How do you design a FaunaDB database? Feedback about designing/debugging/observability of FaunaDB and FQL

From Slack discussion https://fauna-community.slack.com/archives/CALF684S2/p1615408703019700


I’m fine with the traditional tables/columns and relationships, but I’m getting stuck hard on anything that’s related to faunadb concepts, such as indexes, roles, membership, FQL. Not having a way to “draw” anything visual is a real limitation and it’s slowing me down a lot.


Hey people, does this help? Modernizing from PostgreSQL to Serverless with Fauna Part 1
Although it was an article focused on postgres, I specifically wrote this to help in such decisions. - Brecht De Rooms


Thanks for the blog article, I’ll read it :slightly_smiling_face:
I’ve already read (mutliple times) the whole FaunaDB documentation.

I feel like what’s missing to FaunaDB is some kind of framework about how to do things the right way. By “the right way”, I mean in a testable, debugable, observable way.

The current documentation explains how to do things, but don’t provide strong foundations about how to handle an actual project. That’s up to the developers to figure that part out, and it’s not straightforward. Real-world examples like Fwitter help, I’ve been reading tons of OSS code about faunadb projects and got inspiration from many.

What I need the most regarding FQL is:

  • Write queries/indexes/roles in a testable/reproductible way
  • Test queries and associated permissions (really bad DX about permissions right now, very hard to pinpoint the actual issue because error message don’t provide any guidance)
  • Understand what permissions a query/index needs to work properly (kinda related to previous point)
  • Quickly test a query using different roles to ensure it works as I expect (or, to pinpoint misconfiguration issues)
  • Having something that’s visual to design things would be very useful, I don’t know what exactly, I just know I get lost with my mental model when designing indexes, roles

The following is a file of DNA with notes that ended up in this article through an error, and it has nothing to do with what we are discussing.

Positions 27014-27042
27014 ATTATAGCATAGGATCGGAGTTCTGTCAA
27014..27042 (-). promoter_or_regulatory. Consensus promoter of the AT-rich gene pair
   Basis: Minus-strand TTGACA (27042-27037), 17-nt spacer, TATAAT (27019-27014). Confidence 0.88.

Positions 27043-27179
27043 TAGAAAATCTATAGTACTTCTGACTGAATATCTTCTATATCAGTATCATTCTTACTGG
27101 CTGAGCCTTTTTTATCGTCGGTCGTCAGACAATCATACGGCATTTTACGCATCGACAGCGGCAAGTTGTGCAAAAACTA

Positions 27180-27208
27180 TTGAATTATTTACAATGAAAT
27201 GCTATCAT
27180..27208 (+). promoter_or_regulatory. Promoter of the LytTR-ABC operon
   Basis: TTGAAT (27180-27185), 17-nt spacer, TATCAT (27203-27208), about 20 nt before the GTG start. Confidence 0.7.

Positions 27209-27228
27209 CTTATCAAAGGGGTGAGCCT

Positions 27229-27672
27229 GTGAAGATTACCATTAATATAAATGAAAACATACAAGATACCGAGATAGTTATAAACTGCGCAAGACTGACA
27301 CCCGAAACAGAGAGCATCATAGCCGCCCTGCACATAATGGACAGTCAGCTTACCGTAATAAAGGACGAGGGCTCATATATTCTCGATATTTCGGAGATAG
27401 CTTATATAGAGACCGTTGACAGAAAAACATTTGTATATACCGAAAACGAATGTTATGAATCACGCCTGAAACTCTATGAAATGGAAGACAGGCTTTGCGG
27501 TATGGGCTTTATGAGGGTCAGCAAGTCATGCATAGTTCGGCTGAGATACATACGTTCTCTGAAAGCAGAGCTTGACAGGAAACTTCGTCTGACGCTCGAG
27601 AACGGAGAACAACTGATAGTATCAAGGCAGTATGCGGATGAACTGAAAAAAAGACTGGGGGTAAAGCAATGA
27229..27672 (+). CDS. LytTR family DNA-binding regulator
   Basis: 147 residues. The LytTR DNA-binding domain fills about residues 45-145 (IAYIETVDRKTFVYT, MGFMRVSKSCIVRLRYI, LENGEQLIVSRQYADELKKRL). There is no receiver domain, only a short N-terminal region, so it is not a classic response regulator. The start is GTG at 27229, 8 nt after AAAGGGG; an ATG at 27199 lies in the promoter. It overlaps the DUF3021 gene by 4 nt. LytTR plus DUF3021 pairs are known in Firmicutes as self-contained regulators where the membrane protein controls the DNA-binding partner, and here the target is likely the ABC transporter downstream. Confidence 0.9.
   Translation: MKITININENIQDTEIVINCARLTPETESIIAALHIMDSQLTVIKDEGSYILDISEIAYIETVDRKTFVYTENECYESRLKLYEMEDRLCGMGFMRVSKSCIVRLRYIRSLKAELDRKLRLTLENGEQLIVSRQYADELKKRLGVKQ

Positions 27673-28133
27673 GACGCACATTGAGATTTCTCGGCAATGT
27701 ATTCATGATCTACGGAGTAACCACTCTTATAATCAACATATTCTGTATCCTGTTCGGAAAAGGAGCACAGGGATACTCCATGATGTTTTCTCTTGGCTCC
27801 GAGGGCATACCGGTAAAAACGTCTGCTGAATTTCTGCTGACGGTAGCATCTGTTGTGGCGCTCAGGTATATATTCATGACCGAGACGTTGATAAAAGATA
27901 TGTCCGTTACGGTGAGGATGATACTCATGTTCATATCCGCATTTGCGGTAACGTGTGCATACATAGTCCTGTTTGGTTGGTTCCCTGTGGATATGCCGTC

A few ideas:

  • Executing FQL from the Web Shell with different roles will help.
  • Having some kind of UI “Role checker” when using FQL in roles would be quite useful too, I spent hours yesterday before figuring out my roles read/update didn’t behave the way I meant it. And it still doesn’t work as I want and I don’t know how to fix it. Testing is too slow. Having some built-in “scenario/presets” for each roles to test them through the Web UI would be quite efficient. Something like a list of persona with different roles/permissions (based on the existing roles in the db) and displaying whether read/write/update/delete works for each role would be a huge gain.
  • GitHub - fauna-brecht/fauna-schema-migrate is meant to help with automation/migration, haven’t used it yet (I have 2 collections and it felt like “too much” at this point, at first glance, but I might reconsider that)

This is good feedback, and thanks for adding it to the forum upon my request. I’m super interested in how such a drawing tool could look for Fauna and brainstorm around that, but it also seems a lot of work at this point.

how to test

I am currently writing ‘fauna packages’ which are all heavily tested. How I typically do it is:

  • set up fauna resources in a child database per test suite
  • split up queries in functions in the host languages so I can easily test parts of the query. In case of roles that means you could test predicate lambda or privilege lambdas separately.

We do not have good content explaining this and my aim is to explain how I do it in blogposts based on the content I’m writing currently. Functions like ‘Debug’ in Eigil’s lib could help as well: GitHub - shiftx/faunadb-fql-lib

Sneak preview of how my tests look:

And sneak preview of how my code looks, fragmented in small snippets which I can theoretically test separately.

tools for testing

That said, we really need easier testing within the dashboard, providing a way to run queries with a specific role is planned, although I can’t provide you with ETAs.